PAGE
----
Subject: Re: road map for new immigrants?
To: Julian Coleman <J.D.Coleman@newcastle.ac.uk>
From: Richard Earnshaw <email@example.com>
Date: 09/15/1998 13:17:58
> Richard Earnshaw wrote:
> AFAIK, it doesn't contain 'the main entry points for bootstrapping'.
That's not what firstname.lastname@example.org (sorry don't know the name) suggested:
>> I think (the first time only, luckily) you have to go into
>> /usr/src/domestic, find the directory with all the compile_foo*
>> in it, and run 'make && make install' there.
> you have no domestic directory, the source tree will build without it. If,
> however, you do have a domestic directory, and try to upgrade from 1.3 to
> -current (and possibly other cases), it appears that you will run into this
> problem when upgrading the binaries that are built from the domestic tree.
I have managed to build things, sort of. But it was far from automatic.
> > No wonder I've found it such a pain to try and get things bootstrapped.
> What problem are/were you having? I've gone from 1.3.2 to -current (June
> sometime) and then to -current (Sep 05) without major problems on an Atari
> (without domestic).
Several, actually (this is for an arm32 build, but I don't think it is any
way port specific):
1) Since it was a first time build, the last thing I wanted was to blow
away my known working installation until I was happy that I could get a
-current to work. A wise choice, since I still haven't managed to do
this, though this is probably as much due to lack of time on my part as to
real problems now.
2) There is no (single) document that describes building the NetBSD source
3) It therefore took a while to find the DESTDIR variable.
3a) The fact that you can't set DESTDIR in /etc/mk.conf (or $MAKECONF)
because that file isn't always included before DESTDIR is first used -- so
you have to set it on the command line.
4) I wanted to put the install for the build onto a spare disk (that way I
could then boot from that disk to see if it all worked -- see 1 above).
To do this I mounted the empty disk on /mnt and set DESTDIR to that.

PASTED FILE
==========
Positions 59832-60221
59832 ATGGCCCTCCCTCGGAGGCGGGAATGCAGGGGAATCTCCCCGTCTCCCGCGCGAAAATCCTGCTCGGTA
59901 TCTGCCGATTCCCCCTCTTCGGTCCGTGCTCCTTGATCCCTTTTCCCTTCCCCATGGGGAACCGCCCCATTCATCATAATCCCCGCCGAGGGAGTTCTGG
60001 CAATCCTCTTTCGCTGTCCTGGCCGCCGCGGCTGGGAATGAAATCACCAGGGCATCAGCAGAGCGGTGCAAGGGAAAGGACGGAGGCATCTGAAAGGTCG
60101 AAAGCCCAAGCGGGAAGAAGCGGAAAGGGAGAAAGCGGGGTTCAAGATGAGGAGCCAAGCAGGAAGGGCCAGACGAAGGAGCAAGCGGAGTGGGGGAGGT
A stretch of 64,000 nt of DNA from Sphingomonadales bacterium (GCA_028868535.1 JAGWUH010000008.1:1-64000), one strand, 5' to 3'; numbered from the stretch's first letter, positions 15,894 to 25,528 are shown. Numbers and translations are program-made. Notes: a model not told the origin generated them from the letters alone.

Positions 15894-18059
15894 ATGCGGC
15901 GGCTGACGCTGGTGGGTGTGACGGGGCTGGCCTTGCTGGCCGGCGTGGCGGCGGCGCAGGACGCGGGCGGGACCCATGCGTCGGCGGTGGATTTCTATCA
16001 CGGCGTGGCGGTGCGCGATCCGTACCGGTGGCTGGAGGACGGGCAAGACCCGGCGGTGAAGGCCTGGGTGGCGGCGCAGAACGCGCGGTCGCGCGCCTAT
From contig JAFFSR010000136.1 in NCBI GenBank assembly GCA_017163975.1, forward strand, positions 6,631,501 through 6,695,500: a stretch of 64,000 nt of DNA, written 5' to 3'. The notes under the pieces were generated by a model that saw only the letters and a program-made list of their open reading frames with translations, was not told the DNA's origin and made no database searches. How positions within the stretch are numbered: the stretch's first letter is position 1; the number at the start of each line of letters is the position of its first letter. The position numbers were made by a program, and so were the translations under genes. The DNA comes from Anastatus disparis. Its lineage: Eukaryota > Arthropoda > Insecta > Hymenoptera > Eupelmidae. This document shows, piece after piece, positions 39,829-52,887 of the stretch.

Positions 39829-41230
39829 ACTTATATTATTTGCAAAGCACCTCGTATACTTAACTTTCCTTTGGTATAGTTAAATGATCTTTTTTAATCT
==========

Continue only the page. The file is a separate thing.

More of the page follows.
5) The fact that the new disk had no directory structure on it immediately
caused "make includes" to barf. Had to spend an eternity looking for this
one (eventually found the "distribution" rule in src/etc/Makefile -- why
isn't this mirrored into the top-level makefile with a special rule?).
6) The fact that make picks up /usr/share/mk implicitly, which does not
contain all the needed rules for building the -current sources. However,
the new rules (in src/share/mk) invoke commands with options that don't
exist in the 1.3 release -- the biggest culprits are ld when building
shared libraries and lint.
7) The fact that you keep having to install parts that have just been
built before you can build the next stage. This means that the build can
only be done as a single step if you are root. I really want to do the
compilation as a non-root task and then finally do an install as root once
the compiling is complete.
8) The fact that when I started all this, my installation was on a SCSI
disk with an Acorn SCSI podule card (read no DMA and a maximum throughput
of around 600Kb/s) -- OK this isn't a fault I expect anyone to fix :-(
There have been other problems, but they were largely self-inflicted --
such as trying to use a development version of egcs sucked directly from
the Cygnus repository (the main reason I want to do all of this is to test
out the compiler).
I suspect that a large number of the above would have to be fixed to make
a cross-build system work cleanly.